2013 So Far: F-Secure Finds Java Exploits Jump, Android Malware Emerges Outside App Stores
A continued rise in exploit-based attacks, particularly against Java, and an increasing sophistication in mobile threats characterized the first half of 2013, which saw its share of interesting developments in the world of digital security. According to F-Secure's new Threat Report 1H 2013, published today, nearly 60 percent of F-Secure's top 10 detections in the first half of 2013 were exploits.
Exploits: the most common attack vector
The high percentage of exploits detected by F-Secure is a good thing, according to Sean Sullivan, Security Advisor at F-Secure Labs. "The fact that the majority of our top 10 detections are blocking exploits rather than dealing with payloads -- that means we're doing a good job of making sure the malware itself doesn't even get the chance to enter the machine," he said.
Users in the US saw the most vulnerability-related attacks, with 78 out of every 1000 users encountering an exploit attempt. Germany and Belgium followed with 60 out of 1000 encountering exploit attempts. Java-targeted exploits lead the pack of exploits as a whole, making up almost half of the top ten detections, up from a third the previous half-year.
Exploits are programs, but they are simply another vehicle for getting malware onto a machine, like an infected USB drive or email. Usually attacking via malicious or compromised websites, they take advantage of flaws in the code of a computer's installed applications to access the computer and infect it with malware that can spy on the user, steal passwords or other sensitive data, or allow cybercriminals to take control of the machine.
Mobile malware: not just in app stores anymore
358 new families and variants of Android malware were discovered by F-Secure Labs in 1H, nearly doubling the total number the Labs has ever discovered to 793 (the number of Android samples found in 1H was over 230,000 including spyware and adware; malware samples alone numbered over 180,000). Symbian followed with 16 new families and variants. No new families or variants were discovered other mobile platforms.
Android malware isn't just distributed by app stores anymore, either. The first half of 2013 saw distribution by malvertising and by drive-by downloads while visiting a compromised site. Malvertising, or advertisements that lead users to malicious products, is increasingly being used to distribute mobile malware, due in part to its wide reach. And while still less sophisticated on a mobile than on a PC, drive-by downloads are expected to continue as an attack vector. Mobile drive-bys use a notification message asking if the user wants to install the app, making them more obvious than PC drive-bys, with the option to circumvent them.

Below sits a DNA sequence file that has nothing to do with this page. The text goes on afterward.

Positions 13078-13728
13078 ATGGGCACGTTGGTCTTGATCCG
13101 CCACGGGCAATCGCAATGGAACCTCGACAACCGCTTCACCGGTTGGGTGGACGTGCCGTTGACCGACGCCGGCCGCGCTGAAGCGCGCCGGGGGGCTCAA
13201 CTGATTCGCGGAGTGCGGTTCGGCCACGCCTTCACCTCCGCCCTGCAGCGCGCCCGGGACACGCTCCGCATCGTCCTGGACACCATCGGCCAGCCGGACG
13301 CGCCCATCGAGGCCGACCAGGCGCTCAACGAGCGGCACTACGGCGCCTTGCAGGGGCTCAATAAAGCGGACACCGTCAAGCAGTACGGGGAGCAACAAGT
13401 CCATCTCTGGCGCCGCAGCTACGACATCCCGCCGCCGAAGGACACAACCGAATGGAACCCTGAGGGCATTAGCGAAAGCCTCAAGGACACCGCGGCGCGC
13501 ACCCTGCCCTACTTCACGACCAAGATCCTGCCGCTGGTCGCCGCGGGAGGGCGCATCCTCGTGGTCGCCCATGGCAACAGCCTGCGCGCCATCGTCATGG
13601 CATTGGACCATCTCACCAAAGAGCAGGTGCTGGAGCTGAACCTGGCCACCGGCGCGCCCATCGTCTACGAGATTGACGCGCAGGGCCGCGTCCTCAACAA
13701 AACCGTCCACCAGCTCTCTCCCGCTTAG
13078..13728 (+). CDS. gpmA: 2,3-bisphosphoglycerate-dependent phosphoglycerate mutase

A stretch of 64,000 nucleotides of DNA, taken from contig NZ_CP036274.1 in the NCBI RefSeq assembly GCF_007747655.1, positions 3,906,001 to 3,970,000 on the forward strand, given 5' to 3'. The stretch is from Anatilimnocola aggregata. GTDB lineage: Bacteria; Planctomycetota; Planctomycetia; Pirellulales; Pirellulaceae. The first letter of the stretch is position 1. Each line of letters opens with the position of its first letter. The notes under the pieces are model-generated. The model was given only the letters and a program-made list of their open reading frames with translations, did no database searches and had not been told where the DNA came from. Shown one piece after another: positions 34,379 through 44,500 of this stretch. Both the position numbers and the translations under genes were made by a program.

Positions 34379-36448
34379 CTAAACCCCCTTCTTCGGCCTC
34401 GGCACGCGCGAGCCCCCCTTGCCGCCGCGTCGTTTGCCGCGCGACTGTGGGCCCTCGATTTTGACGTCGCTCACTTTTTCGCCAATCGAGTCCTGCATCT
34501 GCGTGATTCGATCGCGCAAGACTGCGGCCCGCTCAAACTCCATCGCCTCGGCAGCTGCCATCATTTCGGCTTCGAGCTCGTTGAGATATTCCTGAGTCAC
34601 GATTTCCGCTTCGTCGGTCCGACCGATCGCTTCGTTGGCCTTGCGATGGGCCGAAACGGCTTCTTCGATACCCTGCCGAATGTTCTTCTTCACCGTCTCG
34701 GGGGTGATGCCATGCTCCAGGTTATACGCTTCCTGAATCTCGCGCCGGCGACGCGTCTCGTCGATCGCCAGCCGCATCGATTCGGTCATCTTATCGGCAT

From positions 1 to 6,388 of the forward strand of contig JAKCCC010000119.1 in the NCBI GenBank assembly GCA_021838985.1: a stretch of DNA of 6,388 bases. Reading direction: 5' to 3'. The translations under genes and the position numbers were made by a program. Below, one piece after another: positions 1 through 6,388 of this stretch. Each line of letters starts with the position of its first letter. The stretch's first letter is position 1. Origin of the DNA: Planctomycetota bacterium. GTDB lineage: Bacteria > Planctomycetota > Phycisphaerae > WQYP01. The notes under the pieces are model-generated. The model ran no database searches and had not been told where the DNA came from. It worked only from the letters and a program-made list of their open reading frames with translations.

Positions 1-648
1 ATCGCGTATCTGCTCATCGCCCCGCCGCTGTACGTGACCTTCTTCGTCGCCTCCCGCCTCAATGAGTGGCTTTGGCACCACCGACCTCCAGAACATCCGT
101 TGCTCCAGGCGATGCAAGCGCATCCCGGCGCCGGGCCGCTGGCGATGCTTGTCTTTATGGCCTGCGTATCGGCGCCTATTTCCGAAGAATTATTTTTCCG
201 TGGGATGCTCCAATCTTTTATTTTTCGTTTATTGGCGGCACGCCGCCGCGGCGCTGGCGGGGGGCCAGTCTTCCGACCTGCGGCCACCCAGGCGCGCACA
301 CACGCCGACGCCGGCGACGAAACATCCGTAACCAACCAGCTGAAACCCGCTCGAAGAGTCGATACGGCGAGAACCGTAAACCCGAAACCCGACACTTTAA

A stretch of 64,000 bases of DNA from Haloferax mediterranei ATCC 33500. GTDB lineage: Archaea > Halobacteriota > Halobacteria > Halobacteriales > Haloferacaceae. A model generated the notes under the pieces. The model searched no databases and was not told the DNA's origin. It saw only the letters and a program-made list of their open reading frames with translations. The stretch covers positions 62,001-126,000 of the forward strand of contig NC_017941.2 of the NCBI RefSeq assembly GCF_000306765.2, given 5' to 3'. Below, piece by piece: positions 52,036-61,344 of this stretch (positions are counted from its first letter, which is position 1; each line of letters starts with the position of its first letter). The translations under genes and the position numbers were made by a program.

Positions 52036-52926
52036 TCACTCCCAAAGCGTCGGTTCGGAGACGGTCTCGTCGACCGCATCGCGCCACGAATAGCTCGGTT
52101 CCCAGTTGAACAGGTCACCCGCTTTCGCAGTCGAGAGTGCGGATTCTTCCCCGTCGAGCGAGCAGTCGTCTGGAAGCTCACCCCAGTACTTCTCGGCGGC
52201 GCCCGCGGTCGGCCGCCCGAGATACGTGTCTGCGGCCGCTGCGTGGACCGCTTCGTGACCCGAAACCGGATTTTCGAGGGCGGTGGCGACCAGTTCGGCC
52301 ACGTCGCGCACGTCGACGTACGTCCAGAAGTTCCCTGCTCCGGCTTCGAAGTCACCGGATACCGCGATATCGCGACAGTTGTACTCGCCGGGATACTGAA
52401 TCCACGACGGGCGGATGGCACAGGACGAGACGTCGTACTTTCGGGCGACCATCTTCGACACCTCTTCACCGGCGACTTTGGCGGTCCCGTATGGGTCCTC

Stels, an Android trojan that serves multiple purposes from building up botnets to stealing mobile Transaction Authentication Numbers (mTANs) as a banking trojan, uses methods that are usually characteristic of Windows malware, such as spam as a distribution method. This serves as evidence that Android malware is advancing closer to reaching the highly developed level of Windows threats.
APT threats, Bitcoin mining, and Mac malware
APT threats have become a major talked-about threat to the data security of organizations and industries, and now F-Secure Labs has constructed a rough overall picture of the kind of victims APT attackers are targeting. For details on that study of 100 documents used in targeted APT attacks, plus a look at the very lucrative practice of Bitcoin mining and the latest in Mac malware, phishing and more, check out the complete 1H 2013 Threat Report at: http://www.f-secure.com/en/web/labs_global/.
Note: F-Secure Labs focuses on counting the numbers of families and variants of malware rather than simply the number of unique samples. To attempt to avoid detection of their malware, cybercriminals use automation that makes slight changes to malware code -- resulting in new malware samples that are fundamentally still the same malware family or variant. Counting families and variants provides a more realistic measurement of threats than counting samples alone.
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